By Dave Mills
Too many times, one person is blamed for the failings of one or more other persons. This is certainly the case to be made for Willie Randolph.
In the current mess--and it is a mess--we have a so-so manager being blamed not only for the failings of his underachieving millionaire players, but for the foolish win now attitude of his owners. Throw into the mix New York's voracious media circus and there you have the crux of the situation.
Willie is far from the worst manager that has ever donned a ML uniform. Yes, he has never seemed to grasp the full bounty of the NL version of the game. Perhaps spending 11 years on an NL bench as a coach would have been far better than riding Highlander pine. Yes, he protects and defends his players, at least publicly, to a fault. It is hard to imagine a present-day manager doing what Billy Martin did to Reggie after the megabucks of the past 30 years and even harder to imagine Gil Hodges walking out to any position and removing a player from a game. The Player's Association would have a field day with that one. And yes, being a quality player and longtime coach does not always translate to good stewardship. In fact, it may give a false sense of security in terms of your relationship with your players.
Willie Randolph is not a bad man or an evil doer. In fact, from all sources, he is most likely a very good and proud man. He made some unfortunate comments last week that stem from being a person of color in a society that is and always has been racist. Does that mean SNY has been racist? Absolutely not, but none of us has lived in Willie's shoes. How many baseball writers, bloggers, broadcasters and sports commentators are African American, not to mention the behind-the-scenes personnel (editors, cameramen, engineers, directors, etc.)?
I, for one, do not think that if Jim Leyland was managing the Mets in an identical scenario, the calls would be as numerous for his head to roll. Nor do I think every move of his that did not pan out would be criticized with such voracity. In fact, in Detroit, a city with a huge African American population, while there are a few calls for Leyland to be fired, they are far fewer and more under-the-radar.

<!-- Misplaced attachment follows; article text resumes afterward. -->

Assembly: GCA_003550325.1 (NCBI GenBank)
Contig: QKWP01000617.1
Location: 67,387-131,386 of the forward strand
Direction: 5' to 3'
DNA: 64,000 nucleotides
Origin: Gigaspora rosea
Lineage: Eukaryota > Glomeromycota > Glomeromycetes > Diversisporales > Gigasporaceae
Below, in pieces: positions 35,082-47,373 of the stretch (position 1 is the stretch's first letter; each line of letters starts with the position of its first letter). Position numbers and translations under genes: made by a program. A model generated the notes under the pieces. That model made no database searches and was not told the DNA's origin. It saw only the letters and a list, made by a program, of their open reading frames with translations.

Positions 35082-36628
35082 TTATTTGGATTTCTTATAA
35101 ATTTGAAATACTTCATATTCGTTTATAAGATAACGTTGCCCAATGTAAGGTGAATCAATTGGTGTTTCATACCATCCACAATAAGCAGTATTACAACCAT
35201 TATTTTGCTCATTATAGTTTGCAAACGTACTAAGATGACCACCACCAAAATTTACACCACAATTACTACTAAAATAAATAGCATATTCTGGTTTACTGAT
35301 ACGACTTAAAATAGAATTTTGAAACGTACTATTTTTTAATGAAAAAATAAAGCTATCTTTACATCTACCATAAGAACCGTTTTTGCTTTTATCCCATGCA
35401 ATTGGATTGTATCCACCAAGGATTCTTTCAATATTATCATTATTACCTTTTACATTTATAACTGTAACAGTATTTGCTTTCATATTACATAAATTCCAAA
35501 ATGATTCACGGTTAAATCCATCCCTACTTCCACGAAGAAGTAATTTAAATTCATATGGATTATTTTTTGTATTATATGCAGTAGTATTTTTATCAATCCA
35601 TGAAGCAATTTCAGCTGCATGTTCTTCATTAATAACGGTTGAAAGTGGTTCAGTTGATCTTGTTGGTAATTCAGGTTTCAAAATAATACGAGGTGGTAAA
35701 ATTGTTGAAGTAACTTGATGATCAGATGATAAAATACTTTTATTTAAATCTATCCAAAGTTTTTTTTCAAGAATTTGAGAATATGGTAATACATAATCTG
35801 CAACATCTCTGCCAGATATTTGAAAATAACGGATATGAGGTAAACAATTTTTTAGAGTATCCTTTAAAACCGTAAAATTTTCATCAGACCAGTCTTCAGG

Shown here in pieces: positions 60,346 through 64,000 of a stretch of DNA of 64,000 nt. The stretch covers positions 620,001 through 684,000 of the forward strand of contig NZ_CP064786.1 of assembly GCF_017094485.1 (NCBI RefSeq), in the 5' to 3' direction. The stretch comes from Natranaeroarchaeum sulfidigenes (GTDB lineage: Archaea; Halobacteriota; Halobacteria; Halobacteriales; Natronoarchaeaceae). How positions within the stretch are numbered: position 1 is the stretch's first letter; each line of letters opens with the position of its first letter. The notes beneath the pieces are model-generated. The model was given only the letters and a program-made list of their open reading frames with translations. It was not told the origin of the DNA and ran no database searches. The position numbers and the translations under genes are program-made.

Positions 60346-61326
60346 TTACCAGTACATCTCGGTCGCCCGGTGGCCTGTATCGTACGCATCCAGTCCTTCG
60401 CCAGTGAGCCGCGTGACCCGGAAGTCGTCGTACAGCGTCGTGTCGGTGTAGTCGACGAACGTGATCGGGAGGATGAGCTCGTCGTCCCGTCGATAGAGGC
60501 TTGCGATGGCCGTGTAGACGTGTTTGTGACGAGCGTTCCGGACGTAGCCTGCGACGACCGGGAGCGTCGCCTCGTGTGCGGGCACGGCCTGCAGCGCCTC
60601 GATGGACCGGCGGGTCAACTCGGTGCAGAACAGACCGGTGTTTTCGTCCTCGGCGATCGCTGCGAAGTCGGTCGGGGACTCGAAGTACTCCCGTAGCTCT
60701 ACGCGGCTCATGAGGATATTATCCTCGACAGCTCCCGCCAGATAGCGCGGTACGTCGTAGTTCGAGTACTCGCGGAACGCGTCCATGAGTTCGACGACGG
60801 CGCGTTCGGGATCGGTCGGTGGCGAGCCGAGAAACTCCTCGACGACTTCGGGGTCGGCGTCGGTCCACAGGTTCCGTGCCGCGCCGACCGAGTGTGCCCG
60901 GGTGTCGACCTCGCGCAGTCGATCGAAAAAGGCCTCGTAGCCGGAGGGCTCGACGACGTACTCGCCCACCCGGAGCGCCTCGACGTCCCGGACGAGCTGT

In New York, however, Leyland and everyone else is under a media microscope that makes managing a relentlessly unforgiving endeavor. This is precisely why Leyland spurned overtures from the Mets and Highlanders during the past 15 years. But to a man of color, the lack of similar faces at the other end of everything has to get in your craw, especially when the heat is so profound and there is no escape from the kitchen.
Lets take SNY as an example. They have one on-air host who is African American (Brian Custer) and he has virtually nothing to do with baseball coverage. Willie sees and listens to Matt, Maz, Kevin, Keith, Ron, Gary, Howie, Wayne and Ed. Perhaps I am missing something, but the lack of color in this bunch is more than fairly obvious. And of course, I haven't mentioned the rest of the media horde that bombard Willie with questions and commentary.
The best thing SNY has done recently is to hire Harold Reynolds, one of the best baseball analysts in the business. I wish I could say the same about Strawberry. Reynolds was available at the time SNY made the decision to hire Lee Mazzilli. Why wasn't he hired at that time, with all his experience, over Maz, who had virtually no broadcast experience? Questions like this are NEVER posed to Curt Gowdy Jr., or the Wilpons, by media members of the same color.
Baseball has done a good job bringing minorities into roles other than players, while at the same time losing African American players in droves. Perhaps the media outlets need to reexamine their role and hires in the overall landscape as they continue to analyze, proselytize and condemn.
So why are the Mets floundering?
The responsibility lies firmly at the feet of Fred and Jeff Wilpon. They are at the top of the ladder. They made the decision to pursue today rather than tomorrow. Isn't it rather profound that the two teams leading the two most high-spending divisions in baseball have two of the lowest payrolls in the game. Go Fish and Rays! Funny though, their fans seem to be oblivious.
The Wilpons made the decision to hire a manager from a team most Met fans despise and whose take on the game was from a league that plays a game which is different and far less tactically significant. Face it, every indicator said Wally Backman, a favorite of Mets fans, was a great motivator and baseball mind, yet the Wilpons went with Willie. This was before any of the Backman baggage, much of it media contrived, was produced.
Fred Wilpon made a decision to put his son Jeff in charge. How often is it that a rich kid, who has never had to prove himself, finds a business success formula of any kind?
The Wilpons gave the approval to trade Scott Kazmir. The Wilpons OKed the Delgado deal and all the other deals that have left the Mets where they are today. I think platooning Mike Jacobs with a fine-fielding, right-hand hitting first sacker had far more upside than bringing on Delgado even if he gave us two good seasons rather than just one. Jacobs is likely to drive in runs for many seasons.
And it has been the Wilpons who have joined the Highlanders and BoSox in throwing huge offers out there to every player who has ever hit .275 and kept his ERA under 4.50. It is not Minaya making the decision to forsake tomorrow for today, he is just carrying out the plan set forth by his bosses.
Today's press conference was a joke. What was the point? Why hasn't the media chimed in on the top dogs in Metsland? As in every business, it all flows from the top. But in NY, no one wants to pose those questions at or near the top. Time to give the Willie treatment to the top dogs. Who is going to step up and ask the really tough questions?